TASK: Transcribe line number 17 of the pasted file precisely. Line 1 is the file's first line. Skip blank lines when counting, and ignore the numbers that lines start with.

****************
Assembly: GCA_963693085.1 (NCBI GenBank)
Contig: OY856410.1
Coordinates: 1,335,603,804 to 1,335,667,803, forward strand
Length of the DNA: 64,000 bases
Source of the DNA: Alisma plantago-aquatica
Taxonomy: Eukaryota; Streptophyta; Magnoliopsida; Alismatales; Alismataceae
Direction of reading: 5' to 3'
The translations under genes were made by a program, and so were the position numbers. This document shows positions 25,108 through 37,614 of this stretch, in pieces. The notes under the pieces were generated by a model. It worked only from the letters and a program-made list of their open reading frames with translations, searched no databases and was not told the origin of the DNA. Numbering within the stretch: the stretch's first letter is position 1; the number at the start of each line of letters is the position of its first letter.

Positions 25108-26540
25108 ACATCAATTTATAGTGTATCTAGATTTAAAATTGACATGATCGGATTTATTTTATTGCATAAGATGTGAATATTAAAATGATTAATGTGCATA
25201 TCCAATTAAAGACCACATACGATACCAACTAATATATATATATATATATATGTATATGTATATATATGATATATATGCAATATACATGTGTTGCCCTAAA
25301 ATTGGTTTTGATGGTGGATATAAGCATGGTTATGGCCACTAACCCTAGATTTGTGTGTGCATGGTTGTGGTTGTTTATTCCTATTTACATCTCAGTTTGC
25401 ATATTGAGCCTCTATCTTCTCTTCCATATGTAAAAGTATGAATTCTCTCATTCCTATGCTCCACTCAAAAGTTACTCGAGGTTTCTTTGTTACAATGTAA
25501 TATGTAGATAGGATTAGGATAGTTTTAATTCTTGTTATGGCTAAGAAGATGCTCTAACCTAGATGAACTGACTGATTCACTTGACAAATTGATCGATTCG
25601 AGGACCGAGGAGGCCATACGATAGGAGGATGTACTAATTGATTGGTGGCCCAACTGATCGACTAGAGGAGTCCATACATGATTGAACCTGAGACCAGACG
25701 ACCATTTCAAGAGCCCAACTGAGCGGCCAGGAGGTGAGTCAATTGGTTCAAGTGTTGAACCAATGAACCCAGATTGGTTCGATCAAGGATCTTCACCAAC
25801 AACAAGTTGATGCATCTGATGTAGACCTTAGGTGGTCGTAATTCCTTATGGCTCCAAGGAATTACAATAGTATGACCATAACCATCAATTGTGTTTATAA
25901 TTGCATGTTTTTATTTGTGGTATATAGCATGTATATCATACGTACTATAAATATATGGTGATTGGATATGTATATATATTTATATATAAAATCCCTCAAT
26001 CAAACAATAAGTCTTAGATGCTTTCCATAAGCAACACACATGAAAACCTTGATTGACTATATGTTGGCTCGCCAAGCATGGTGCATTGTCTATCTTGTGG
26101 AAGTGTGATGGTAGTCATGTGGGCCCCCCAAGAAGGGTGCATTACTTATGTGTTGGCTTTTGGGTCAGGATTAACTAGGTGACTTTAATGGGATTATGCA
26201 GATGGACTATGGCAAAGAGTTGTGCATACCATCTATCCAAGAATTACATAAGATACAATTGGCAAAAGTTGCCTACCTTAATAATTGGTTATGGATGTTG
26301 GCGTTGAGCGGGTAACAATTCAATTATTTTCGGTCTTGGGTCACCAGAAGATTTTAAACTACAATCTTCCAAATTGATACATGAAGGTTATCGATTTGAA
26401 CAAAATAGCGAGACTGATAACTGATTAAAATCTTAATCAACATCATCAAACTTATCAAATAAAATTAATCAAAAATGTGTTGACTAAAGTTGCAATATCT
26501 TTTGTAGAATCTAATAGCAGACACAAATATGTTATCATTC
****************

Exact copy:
25801 AACAAGTTGATGCATCTGATGTAGACCTTAGGTGGTCGTAATTCCTTATGGCTCCAAGGAATTACAATAGTATGACCATAACCATCAATTGTGTTTATAA